The silent killerCebu Daily News
HIGH blood pressure is the most overlooked health problem in the country and all over the world. Most of those patients are getting adequate treatment by their physician. The rest may feel fine but they are at increased risk for stroke, heart attack, kidney failure and other ailments. To find out more about detesting and testing this silent killer, I spoke with a prominent cardiologist.
When is the blood pressure considered high?
Any pressure above 120/80 is potentially problematic. We used to think that only the second (diastolic) number mattered. Now we know that the first (systolic) reading is important to. Hypertension is ranked in stages.
Pre-Hypertension - 120 to 139 80 to 89
Stage 1 - 180 to 159 90 to 99
Stage 2 - greater than greater than 160 100
My blood pressure is only slightly elevated. Is that cause for concern?
Even stage 1 hypertension can cause serious health problems. Everyone should try aiming for an optimal blood pressure reading of 115/75.
What causes high blood pressure?
We don’t know the full story. However blood pressure is a reflection of how hard your heart is pumping and the size of of your arterioles, special blood vessels that act as gatekeepers between the arteries and the capillaries, the tiniest blood vessels. Arterioles dilate or narrow according to nerve signals from the brain, which bases its decisions or feedback from nerve endings near the heart. These nerve endings constantly monitor your blood pressure. This feedback boosts your pressure when you exercise or
undergo psychological stress and lowers it when you’re asleep or relaxed. In hypertension blood pressure is consistently higher that it should be whether you are stressed or relaxed. Ninety percent of people with high blood pressure have primary (essential) hypertension. This condition seems to be largely hereditary, although excess weight, lack of exercise, high salt intake, alcohol consumption and age can also play a role.
What about the other 10 percent of cases?
They are the result of other ailments typically kidney disease, thyroid or adrenal gland problems or sleep apnea. Once the underlying disease is diagnosed blood pressure can usually be controlled.
What can I do to lower my blood pressure?
If it’s just a bit high, you can probably nudge it down into the safe range by making a few lifestyle changes:
1. Cut back on alcohol. Alcohol in any form raises blood pressure. Have no more than one ounce a day, which is the amount in two beers, a glass of wine or a jigger of whisky.
2. Exercise more. Get 30 to 60 minutes everyday of moderate activity like walking, jogging, cycling, etc. Becoming fit can lower your blood pressure by six to seven points.
3. Lose weight. Overweight people who reduce their body weight by 5 percent to 10 percent of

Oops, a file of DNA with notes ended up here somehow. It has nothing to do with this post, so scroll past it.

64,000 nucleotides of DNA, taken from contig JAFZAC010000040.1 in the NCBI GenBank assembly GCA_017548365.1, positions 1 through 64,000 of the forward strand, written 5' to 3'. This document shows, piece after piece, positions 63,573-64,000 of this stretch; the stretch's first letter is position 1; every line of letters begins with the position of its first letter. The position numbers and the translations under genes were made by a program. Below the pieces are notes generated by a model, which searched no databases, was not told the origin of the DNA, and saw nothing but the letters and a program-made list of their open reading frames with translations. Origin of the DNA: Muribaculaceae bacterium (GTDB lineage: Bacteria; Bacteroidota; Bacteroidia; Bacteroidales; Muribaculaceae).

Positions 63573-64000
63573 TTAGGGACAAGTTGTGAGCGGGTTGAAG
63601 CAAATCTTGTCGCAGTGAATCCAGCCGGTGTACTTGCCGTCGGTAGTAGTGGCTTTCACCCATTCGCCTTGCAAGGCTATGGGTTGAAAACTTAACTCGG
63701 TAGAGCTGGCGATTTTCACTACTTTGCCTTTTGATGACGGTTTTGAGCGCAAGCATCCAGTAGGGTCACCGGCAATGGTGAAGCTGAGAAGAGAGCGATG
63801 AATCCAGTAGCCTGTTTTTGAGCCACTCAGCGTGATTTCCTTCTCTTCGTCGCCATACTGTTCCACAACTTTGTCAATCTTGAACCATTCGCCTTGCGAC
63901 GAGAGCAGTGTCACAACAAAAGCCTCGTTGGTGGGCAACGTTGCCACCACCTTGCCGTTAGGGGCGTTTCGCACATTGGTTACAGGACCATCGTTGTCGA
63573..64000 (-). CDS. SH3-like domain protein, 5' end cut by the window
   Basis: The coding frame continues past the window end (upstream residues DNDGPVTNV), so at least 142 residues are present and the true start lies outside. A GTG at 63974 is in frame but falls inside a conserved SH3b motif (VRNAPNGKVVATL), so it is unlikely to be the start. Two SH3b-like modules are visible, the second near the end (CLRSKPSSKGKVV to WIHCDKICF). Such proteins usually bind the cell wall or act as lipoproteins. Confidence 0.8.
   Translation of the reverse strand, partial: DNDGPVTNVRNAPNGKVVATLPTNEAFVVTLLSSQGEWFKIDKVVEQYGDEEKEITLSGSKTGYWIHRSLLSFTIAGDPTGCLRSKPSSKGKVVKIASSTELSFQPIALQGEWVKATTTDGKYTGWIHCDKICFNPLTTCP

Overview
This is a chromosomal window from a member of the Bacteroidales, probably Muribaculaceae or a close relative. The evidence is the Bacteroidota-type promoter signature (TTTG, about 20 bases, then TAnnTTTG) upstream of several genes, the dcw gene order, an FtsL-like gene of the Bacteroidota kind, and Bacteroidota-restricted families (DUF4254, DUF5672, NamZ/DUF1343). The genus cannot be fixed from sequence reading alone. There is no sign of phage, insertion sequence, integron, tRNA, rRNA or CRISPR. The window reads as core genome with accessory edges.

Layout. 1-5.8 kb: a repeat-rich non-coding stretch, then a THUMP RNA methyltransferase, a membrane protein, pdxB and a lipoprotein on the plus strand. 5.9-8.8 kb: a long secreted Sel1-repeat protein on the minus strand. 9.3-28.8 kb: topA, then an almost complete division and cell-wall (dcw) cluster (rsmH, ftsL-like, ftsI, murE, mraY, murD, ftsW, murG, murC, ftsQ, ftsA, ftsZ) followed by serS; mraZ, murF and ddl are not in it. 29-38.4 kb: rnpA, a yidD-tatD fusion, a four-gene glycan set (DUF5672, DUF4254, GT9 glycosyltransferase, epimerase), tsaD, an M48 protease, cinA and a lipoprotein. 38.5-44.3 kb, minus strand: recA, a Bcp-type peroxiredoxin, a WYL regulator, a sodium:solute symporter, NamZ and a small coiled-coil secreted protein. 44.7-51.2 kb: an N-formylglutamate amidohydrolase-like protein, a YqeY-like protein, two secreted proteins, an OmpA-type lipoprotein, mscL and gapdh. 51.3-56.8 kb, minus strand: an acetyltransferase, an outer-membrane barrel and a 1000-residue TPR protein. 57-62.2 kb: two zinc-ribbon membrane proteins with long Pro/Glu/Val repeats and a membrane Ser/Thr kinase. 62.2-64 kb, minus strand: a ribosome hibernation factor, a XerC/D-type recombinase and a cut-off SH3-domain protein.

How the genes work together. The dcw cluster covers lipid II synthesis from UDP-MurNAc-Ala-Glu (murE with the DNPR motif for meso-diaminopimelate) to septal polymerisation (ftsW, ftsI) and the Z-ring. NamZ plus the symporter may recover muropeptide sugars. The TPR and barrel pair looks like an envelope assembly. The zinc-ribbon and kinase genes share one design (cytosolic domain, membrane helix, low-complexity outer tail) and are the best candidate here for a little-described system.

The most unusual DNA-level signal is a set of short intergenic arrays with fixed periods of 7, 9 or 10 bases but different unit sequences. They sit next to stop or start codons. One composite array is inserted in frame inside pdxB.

experience a significant drop in blood pressure.
4. Quit smoking.
5. Reduce sodium intake. Some people are salt sensitive others are not. My advice is to stop using too much salt and to avoid processed foods which account for two-thirds of daily salt intake.
Is there any special diet that can help?
In addition to reconstructing your salt intake, try to eat calcium and potassium, rich foods (especially fruits, grains and vegetables). These minerals promote excretion of sodium. Being a vegetarian also seems to lower blood pressure. Vegetarians not only eat more fruits and veggies than their eat-eating peers, but are thinner. Some people swear by magnesium supplements, fish oil, garlic and other purported pressure-lowering remedies. But there’s no hard evidence that these products have any beneficial effects.
When is it appropriate to treat hypertension with drugs?
If you’re more than a few points above normal your doctor will probably prescribe antihypertensive medication in addition to lifestyle changes. There
is now a wide variety of very effective antihypertensive. Diuretics remove sodium and water from the bloodstream, shrinking blood volume and dilating
arteries. Diuretics are especially effective in individuals whose blood pressure is salt sensitive. Diuretics can
deplete potassium levels so any patient taking
the should have his or her potassium levels carefully monitored.
Can hypertension be cured?
Once you have essential hypertension it never goes away. You’ll have to monitor your blood pressure on a regular basis for the rest of your life. However with a combination of lifestyle changes and well-tailored medication, most people can bring their pressure down to safe levels. Do any kind of physical activity that will exercise your heart and strengthen your muscle. Eat more fruits and fresh vegetables. Do not overcook your vegetables as most of their nutrients are already drained. Eat more fish, especially the ones with scales on them.
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